Written in 380 BC, The Republic is considered one of the Plato’s best works and a major staple for Western philosophical and political thought. The work was alternatively titled On Justice by ancient readers, as the main theme aims to find the perfect definition of justice in regards to both the individual and the city-state.
“That Plato should be the first of all the ancient philosophers to be translated and broadcast by the printing press was inevitable. Plato’s central conception of a universe of ideas, Perfect Types, of which material objects are imperfect forms, and his ethical code based on action according to human nature, developed by education, which represents the authority of the State, fitted in as well with the philosophical, religious and political thought of western Europe in the 15th century, striving to free itself from the shackles of scholasticism, as it did with those of the Byzantine Greeks, by whom Plato was repopularized in the western world…” (Lowndes, 1878).
Man has been quarreling with the notion of justice since the beginning of society. Within the ten books of The Republic, Socrates repositions his understanding of justice based on various human virtues and systematic powers he encounters, including freedom, government, family, class, money, power, wisdom, courage, friendship, and the soul. As Socrates finds the various ways by which man is corrupted by power, he discerns that the just city-state is one ruled not by the rich, but by philosophers. As PMM analyzes Socrates’ discoveries, it is an undisputable fact that “the dialogues are pervaded by two dominant impulses: a love of truth and a passion for human improvement.”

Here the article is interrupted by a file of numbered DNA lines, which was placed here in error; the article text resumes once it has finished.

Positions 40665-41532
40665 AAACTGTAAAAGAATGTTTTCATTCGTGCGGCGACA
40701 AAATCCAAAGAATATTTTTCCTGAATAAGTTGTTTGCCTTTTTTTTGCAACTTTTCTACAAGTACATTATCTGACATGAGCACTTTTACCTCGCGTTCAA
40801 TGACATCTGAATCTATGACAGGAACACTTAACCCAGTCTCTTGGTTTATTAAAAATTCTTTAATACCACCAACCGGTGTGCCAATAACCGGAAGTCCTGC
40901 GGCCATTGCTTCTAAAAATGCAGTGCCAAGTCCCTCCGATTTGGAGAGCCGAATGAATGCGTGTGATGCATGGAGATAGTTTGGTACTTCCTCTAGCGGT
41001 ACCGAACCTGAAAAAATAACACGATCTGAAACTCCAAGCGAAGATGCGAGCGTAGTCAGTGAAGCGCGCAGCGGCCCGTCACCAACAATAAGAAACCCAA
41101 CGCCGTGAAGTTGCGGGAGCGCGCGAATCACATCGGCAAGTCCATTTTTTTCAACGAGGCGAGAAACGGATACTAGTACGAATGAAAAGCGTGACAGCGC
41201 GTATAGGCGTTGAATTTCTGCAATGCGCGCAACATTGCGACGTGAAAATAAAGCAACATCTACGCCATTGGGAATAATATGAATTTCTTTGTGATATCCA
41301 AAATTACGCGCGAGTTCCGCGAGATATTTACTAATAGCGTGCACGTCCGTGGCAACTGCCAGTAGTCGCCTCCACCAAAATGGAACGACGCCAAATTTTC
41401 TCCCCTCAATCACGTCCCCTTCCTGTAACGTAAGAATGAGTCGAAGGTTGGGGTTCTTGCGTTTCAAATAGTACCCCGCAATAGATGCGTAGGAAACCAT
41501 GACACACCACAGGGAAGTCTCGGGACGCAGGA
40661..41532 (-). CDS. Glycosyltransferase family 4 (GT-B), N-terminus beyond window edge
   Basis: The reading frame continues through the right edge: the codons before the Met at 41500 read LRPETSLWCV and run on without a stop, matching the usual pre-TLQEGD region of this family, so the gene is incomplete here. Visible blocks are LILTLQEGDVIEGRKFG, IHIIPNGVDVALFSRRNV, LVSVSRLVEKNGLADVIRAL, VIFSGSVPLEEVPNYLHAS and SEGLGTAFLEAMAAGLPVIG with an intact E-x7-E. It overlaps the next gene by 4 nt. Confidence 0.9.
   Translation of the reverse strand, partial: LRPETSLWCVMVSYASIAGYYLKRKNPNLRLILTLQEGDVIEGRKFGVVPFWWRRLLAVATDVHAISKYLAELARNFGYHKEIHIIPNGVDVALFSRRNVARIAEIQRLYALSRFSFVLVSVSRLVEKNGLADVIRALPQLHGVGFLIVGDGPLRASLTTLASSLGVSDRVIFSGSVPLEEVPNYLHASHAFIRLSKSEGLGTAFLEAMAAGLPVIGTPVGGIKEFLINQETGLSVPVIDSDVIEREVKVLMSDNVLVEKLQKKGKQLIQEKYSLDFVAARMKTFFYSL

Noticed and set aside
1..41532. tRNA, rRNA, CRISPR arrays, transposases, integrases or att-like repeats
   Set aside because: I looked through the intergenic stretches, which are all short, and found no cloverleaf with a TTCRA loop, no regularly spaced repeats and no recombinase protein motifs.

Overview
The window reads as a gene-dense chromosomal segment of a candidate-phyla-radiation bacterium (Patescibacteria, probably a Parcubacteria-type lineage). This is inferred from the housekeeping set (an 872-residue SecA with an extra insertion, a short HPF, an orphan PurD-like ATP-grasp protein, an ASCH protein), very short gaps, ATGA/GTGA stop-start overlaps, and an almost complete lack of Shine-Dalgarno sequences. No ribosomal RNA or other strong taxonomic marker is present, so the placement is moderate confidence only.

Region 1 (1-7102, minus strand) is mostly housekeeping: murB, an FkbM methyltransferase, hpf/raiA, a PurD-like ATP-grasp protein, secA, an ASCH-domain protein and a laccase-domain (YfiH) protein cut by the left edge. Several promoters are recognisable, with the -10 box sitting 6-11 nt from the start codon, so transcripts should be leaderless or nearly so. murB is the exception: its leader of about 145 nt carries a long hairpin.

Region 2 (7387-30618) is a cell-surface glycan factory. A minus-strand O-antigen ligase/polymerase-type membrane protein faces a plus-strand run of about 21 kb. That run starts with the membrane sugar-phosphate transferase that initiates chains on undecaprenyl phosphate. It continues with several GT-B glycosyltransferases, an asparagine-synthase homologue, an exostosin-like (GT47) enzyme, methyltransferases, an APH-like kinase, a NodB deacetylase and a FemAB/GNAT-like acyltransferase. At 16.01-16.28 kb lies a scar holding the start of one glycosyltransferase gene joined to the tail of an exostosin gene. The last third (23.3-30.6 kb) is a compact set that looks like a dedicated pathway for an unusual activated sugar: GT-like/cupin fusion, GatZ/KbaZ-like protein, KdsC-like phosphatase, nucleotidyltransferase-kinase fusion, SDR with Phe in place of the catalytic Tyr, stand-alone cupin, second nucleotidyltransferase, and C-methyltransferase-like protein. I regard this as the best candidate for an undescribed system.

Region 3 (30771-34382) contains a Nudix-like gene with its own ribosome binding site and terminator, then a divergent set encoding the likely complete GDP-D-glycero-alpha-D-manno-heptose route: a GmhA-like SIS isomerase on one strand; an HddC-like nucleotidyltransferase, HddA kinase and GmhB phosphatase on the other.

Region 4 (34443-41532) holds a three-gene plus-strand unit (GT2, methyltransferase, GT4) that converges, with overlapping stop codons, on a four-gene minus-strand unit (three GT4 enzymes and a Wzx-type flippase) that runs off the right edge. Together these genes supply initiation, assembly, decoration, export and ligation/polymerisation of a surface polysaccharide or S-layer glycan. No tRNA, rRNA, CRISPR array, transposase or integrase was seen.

In addition to Socrates’ journey for justice, The Republic contains a number of metaphors highly respected amongst philosophy and literature critics, such as the famous allegory of the cave. In this allegory, Socrates describes a group of people who have lived chained to the wall of a cave their entire lives. The only reality these people know is their view of a blank cave wall, which will occasionally project elongated shadows of people walking past, sometimes carrying objects. Once a prisoner is released from the cave, he sees real people for the first time and comes to understand that the shadows were never a reality. The freed prisoner can never un-see the true world again, making a powerful statement on the human condition, as man’s reality is so greatly dependent on individual experience through sensation and perception.
Printed in 1763 by Robert and Andrew Roulis, the ten-book set of The Republic is easily Plato’s most famous, highly valued, and well-read philosophical dialogues.
It influenced societies throughout the centuries, beginning with Ancient Greece and Ancient Rome. Various translations have been interpreted and received differently throughout time as well. Lowndes writes of Harry Spens translation, “very faithful… containing not only a general epitome of the Republic of Plato, but an accurate delineation of the characters, manners, and philosophy of the ancient Greeks.”
Raptis Rare Books’ first edition in English Plato’s The Republic includes all ten books, beautifully bound in period style full calf.